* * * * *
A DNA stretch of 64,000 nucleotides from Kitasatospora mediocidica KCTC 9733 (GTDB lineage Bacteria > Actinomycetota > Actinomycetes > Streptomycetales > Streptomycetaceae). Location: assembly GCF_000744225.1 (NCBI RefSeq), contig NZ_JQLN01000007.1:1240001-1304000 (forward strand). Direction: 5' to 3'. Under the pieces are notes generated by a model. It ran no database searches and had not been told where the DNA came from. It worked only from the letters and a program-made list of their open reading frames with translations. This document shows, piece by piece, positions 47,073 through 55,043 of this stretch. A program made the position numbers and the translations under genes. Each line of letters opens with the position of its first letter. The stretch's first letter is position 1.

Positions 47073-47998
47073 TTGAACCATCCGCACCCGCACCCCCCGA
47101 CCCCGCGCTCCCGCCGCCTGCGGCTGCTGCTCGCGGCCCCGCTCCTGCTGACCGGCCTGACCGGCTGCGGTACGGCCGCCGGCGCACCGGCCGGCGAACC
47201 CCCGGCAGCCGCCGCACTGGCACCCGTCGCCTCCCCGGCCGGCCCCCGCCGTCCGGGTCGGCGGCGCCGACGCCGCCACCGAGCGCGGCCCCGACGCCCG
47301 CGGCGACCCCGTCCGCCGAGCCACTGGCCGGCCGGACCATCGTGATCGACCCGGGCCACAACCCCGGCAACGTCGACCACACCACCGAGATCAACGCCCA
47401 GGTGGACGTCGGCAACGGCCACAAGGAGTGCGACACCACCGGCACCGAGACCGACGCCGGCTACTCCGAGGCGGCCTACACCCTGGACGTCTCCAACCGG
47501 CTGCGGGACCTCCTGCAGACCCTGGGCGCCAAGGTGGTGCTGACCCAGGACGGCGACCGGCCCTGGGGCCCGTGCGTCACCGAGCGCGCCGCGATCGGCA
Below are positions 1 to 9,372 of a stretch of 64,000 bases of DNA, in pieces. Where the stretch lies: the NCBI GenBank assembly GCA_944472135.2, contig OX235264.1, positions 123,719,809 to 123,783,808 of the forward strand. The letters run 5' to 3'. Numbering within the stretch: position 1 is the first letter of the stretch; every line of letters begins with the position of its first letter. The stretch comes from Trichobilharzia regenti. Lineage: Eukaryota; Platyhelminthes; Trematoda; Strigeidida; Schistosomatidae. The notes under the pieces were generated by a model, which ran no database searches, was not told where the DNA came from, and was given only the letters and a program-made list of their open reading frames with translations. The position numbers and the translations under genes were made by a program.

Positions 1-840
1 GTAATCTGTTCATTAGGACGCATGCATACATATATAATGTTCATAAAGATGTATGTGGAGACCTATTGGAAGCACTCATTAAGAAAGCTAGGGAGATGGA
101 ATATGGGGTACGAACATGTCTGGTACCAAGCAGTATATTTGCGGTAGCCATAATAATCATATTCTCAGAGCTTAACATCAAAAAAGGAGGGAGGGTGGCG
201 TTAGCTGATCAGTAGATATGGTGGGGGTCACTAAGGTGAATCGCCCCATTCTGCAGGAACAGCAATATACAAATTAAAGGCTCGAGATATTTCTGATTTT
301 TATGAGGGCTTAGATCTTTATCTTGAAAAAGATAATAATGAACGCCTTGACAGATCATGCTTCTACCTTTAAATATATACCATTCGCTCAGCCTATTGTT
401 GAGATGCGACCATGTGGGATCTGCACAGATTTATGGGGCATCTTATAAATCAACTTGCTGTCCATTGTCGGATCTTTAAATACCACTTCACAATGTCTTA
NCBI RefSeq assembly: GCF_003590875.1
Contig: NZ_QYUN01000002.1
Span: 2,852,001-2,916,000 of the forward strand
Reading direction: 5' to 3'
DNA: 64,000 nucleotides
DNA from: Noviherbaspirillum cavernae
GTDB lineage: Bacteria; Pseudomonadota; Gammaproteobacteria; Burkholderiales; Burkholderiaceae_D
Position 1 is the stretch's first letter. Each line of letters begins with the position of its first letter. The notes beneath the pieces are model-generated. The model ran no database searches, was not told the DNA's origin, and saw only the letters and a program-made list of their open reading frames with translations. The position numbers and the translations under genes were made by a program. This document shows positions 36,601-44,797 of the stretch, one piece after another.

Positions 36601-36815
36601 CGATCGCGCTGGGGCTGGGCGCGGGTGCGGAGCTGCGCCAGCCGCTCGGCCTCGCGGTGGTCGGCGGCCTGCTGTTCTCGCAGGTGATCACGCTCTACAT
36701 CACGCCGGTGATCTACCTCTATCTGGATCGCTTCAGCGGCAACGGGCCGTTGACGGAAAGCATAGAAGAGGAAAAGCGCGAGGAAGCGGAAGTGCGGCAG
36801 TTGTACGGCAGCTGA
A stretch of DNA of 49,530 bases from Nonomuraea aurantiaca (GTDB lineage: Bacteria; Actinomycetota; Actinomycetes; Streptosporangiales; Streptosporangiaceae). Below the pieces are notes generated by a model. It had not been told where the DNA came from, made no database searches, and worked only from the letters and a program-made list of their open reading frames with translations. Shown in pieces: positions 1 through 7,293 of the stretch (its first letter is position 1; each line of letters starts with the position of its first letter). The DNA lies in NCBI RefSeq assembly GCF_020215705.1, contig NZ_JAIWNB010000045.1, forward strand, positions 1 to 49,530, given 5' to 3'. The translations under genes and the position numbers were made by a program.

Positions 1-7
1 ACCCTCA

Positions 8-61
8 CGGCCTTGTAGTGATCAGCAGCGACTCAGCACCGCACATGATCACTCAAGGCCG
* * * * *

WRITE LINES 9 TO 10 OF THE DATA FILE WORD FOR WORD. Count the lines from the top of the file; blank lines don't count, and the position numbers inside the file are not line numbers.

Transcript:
Below are positions 1 to 9,372 of a stretch of 64,000 bases of DNA, in pieces. Where the stretch lies: the NCBI GenBank assembly GCA_944472135.2, contig OX235264.1, positions 123,719,809 to 123,783,808 of the forward strand. The letters run 5' to 3'. Numbering within the stretch: position 1 is the first letter of the stretch; every line of letters begins with the position of its first letter. The stretch comes from Trichobilharzia regenti. Lineage: Eukaryota; Platyhelminthes; Trematoda; Strigeidida; Schistosomatidae. The notes under the pieces were generated by a model, which ran no database searches, was not told where the DNA came from, and was given only the letters and a program-made list of their open reading frames with translations. The position numbers and the translations under genes were made by a program.

Positions 1-840